2 an instance of this.
3 association or social intercourse; intimate acquaintance.
4 criminal conversation.
5 the ability to talk socially with others: She writes well but has no conversation.
pub•lish [puhb-lish] Show IPA verb (used with object)
1 to issue (printed or otherwise reproduced textual or graphic material, computer software, etc.) for sale or distribution to the public.
2 to issue publicly the work of: Random House publishes Faulkner.
3 to announce formally or officially; proclaim; promulgate.
4 to make publicly or generally known.
5 Law. to communicate (a defamatory statement) to some person or persons other than the person defamed.
verb (used without object)
1 to issue newspapers, books, computer software, etc.; engage in publishing: The new house will start to publish next month.
2 to have one’s work published: She has decided to publish with another house.
Helen, I think this is great – it strikes me as a delightful, whimsical and inquiring bit of ‘publishing’ – a lovely way to ‘break into voice’ as it were!
I think my response would be that you have (at least) two ‘voices’ (as we all do) – one face to face (F2F) and one in writing, and both need confidence to build – they don’t do the same job, although they overlap. And this one can be pretty expressive too. Maybe more some in some dimensions. Although I grant you not with the same nuances or in the same registers as the other one.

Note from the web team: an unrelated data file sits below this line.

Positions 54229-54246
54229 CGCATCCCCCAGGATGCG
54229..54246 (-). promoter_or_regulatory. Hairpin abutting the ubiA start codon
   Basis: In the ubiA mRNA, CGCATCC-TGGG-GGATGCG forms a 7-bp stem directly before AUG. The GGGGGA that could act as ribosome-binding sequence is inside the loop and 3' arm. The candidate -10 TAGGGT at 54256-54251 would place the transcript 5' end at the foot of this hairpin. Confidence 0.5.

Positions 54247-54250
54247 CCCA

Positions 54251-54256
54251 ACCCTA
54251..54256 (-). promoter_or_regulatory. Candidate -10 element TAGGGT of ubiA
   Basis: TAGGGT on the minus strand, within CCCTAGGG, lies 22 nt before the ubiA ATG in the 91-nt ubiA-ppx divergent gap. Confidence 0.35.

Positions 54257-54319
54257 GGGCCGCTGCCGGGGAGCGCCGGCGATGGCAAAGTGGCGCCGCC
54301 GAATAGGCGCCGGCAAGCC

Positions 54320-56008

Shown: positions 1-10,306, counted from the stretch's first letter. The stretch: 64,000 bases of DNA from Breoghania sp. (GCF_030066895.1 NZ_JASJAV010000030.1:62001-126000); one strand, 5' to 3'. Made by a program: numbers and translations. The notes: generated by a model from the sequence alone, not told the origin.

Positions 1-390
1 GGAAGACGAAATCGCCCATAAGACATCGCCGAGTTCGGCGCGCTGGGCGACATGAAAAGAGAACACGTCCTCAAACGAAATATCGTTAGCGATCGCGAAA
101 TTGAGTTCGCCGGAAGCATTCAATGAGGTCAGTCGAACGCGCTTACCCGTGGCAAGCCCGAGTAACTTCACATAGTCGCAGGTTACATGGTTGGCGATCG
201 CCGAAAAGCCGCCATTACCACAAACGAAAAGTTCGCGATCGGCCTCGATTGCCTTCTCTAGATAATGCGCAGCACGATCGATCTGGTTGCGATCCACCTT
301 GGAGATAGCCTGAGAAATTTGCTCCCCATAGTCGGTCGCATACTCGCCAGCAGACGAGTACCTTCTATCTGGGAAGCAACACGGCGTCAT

The good thing about this one is that you can indulge in a little fantasy (he says, as he sips his pina colada on the beach…or does he…!?)
Both take practice, confidence building and positive feedback. So brava on first steps! Now keep walking..?
Hi Helen, An interesting conversation starter! I am also an ENTP and also have a high visual representation system, so I find face to face and being able to watch the other person a lot easier in terms of conversation. I avoid the online conversation as I am not confident about the response I am getting as I cannot read the response with body language and tone, relying only on the written word which can be interpreted in so many ways. However, perhaps that is where the opportunity lies to develop the conversation as it must surely open it up to asking more questions to gather information, aid clarity and understanding. It may also mean that you make less conscious or sub-conscious assumptions based on how the person is looking??